A severe case of extremely matted fur. Fur this matted would be very uncomfortable and painful.

 

Matted Fur2

Working to shave off the mats

Taking a short amount of time each day (or as often as you can) to brush your cat’s fur is a simple solution that can help prevent the build-up of painful mats. If you have a long-haired cat, then I cannot stress this point enough. I know that all cats won’t take to the brush as well as ZaZoo did, but start small and work up from there. Try just a little bit at a time, always keep it a positive and happy experience, incorporate treats, follow each brush stroke with a stroke of your hand so that they equate brushing to petting, sneak in a brush or two while they’re sleeping, and be sure to give them lots of praise.

Matted Fur3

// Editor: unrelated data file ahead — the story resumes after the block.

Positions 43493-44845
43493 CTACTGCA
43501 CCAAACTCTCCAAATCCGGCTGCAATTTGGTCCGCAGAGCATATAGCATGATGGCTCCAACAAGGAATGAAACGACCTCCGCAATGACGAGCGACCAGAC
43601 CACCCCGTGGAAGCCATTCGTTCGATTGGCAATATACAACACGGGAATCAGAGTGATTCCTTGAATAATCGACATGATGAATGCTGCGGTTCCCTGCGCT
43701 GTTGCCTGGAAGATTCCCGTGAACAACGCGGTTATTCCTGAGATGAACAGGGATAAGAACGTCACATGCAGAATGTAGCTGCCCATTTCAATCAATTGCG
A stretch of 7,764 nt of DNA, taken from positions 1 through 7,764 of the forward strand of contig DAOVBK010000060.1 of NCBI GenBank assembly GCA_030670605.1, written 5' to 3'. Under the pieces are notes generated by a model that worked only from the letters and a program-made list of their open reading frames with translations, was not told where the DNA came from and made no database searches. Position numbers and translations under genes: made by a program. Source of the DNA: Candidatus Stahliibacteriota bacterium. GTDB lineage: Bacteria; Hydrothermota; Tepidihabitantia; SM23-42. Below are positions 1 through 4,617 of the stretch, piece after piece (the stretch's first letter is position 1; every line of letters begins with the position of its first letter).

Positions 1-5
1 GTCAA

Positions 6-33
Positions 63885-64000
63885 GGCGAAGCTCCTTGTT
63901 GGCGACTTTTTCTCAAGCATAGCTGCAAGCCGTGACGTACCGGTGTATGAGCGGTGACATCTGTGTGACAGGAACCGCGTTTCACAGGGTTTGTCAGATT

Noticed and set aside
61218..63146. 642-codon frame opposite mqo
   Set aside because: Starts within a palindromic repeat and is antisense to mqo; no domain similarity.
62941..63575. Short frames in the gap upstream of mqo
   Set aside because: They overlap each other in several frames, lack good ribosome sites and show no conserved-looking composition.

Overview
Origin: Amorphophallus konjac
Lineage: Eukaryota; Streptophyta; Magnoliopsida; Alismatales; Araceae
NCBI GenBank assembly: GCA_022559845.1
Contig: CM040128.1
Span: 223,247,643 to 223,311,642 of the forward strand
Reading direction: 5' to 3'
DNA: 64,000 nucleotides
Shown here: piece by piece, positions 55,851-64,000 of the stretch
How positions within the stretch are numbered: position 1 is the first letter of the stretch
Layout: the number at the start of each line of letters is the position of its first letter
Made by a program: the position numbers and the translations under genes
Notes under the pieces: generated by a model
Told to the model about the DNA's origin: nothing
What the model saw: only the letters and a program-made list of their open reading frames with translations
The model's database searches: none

This cats fur was so badly matted it was shaved off in one piece! This could have been easily prevented by regular brushing.

Brushing Reduces Shedding and Lessens Hairballs

One of the many “pleasures” of owning a cat is having cat hair all over your furniture and on every piece of clothing you own. Brushing your cat won’t stop them from shedding on your favorite pair of black pants, but it can help reduce the amount of hair floating around your home. And of course, we can’t ignore the hairballs on our carpets. Cats naturally have little barbs on their tongues to assist them with grooming. It is normal for loose hair, debris, and small foreign objects to get picked up by their tongue, swallowed, and passed through their body exiting in their stool. However, occasionally they (especially long-haired cats) have a difficult time digesting large amounts of hair, so it gathers in their stomachs until they eventually need to vomit it back up. Brushing your cat will help reduce the amount of loose hair and debris they swallow and thus the amount or frequency of hairballs staining your rug.